Jumpstart your metabolism as soon as you wake up by drinking a large glass of water. Founder of Hispanic Food Communications, Sylvia Melendez-Klinger, MS, RD, suggests placing a glass by your beside before you go to bed and drinking it first thing every morning. If you don't like water, most other liquids count as well, according to the latest recommendations, as do fruits and veggies with a high water content such as mandarin, watermelon, and cucumber.
Never, ever skip breakfast
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Eat breakfast within an hour of waking up to jump-start your metabolism. "Make sure to get enough protein at breakfast, at least 20 grams or the equivalent of 3 ounces, which is approximately the size of a deck of cards," advises medical nutrition therapist Lauren Harris-Pincus. "Breakfast is the time we often miss out on the opportunity to protect our muscles because we can only use about 25 to 35 grams of protein at a time for muscle growth and repair. Doubling up at dinner doesn't help if you skipped protein at breakfast." If you can't face meat or eggs in the morning, remember that milk, dairy, whole grains, nuts, seeds, beans, and veggies also contain protein—and are therefore foods that increase metabolism too. Try these food hacks for a healthier breakfast every day.
Nosh throughout the day
Learning how to boost your metabolism involves changing not just what you eat, but how and when you eat. Consuming several smaller meals instead of three large, heavy meals will help keep your metabolism and energy levels consistent throughout the day, advises dietitian Abby Sauer, registered dietitian at Abbott.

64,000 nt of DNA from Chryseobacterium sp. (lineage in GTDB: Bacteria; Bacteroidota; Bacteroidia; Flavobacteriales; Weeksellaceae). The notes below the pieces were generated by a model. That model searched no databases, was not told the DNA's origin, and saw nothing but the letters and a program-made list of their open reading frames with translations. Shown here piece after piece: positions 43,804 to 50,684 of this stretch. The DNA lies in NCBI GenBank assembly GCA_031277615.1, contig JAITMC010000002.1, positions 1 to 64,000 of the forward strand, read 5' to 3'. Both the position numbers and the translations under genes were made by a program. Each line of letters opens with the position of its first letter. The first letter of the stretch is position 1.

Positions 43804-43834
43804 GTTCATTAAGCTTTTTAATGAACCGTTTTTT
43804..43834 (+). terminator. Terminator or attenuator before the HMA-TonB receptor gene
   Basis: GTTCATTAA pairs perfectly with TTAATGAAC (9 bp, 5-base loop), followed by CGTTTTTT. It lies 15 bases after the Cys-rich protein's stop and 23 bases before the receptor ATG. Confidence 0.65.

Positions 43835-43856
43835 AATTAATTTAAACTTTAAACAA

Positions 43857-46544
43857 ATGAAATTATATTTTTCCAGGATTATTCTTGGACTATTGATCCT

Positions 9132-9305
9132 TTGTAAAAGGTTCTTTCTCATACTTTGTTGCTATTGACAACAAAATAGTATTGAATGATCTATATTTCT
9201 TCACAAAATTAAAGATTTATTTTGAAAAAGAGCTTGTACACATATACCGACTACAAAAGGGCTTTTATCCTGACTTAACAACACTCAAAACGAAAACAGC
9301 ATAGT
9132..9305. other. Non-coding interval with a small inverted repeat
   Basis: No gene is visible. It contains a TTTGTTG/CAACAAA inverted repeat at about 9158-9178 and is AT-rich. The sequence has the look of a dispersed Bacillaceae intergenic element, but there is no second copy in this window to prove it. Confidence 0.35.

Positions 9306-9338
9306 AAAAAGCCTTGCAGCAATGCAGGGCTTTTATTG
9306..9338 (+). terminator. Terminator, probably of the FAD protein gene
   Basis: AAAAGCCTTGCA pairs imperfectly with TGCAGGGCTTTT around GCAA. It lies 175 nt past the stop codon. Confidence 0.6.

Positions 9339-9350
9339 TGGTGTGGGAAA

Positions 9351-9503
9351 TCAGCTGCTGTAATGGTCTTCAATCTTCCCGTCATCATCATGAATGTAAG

Eat foods high in B vitamins
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Foods containing specific nutrients have been shown to play a role in metabolism. "Because your body needs help to convert carbs, protein, and fats from food into energy, eating foods high in B vitamins can help facilitate this process," Sauer says. Try beans, lentils, whole grains, and most deeply colored vegetables such as kale or spinach. These signs suggest you could be deficient in the important vitamin B12.
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Increase lean muscle mass
Muscles aren't just there to make your body look good—they play a key role in your metabolism. "Making it a habit to get up and get moving throughout the day or engaging in a weekly workout routine with forms of aerobic exercise such as walking, swimming, or cycling, can also decrease your body fat and increase lean muscle mass, which revs up your metabolism," says Sauer.
Incorporating light weight-lifting to your fitness routine will build up muscle strength and also boost your metabolism. "Muscle is hugely metabolically demanding so the more muscle, the higher the basal metabolic rate," explains clinical nutritionist Stephanie Moore. Here's how strength-training changes your body. And did you know that just one weight-lifting session can even help fight diabetes!
Avoid rapid weight loss
Figuring out how to increase your metabolism is crucial if you want to lose weight and keep it off. For optimum long-term results, don't fall into the trap of trying to lose too much weight, too quickly. "This causes the body to drop its metabolic rate in an attempt to survive what it perceives to be a famine," says dietitian and mindful eating coach Dina Garcia.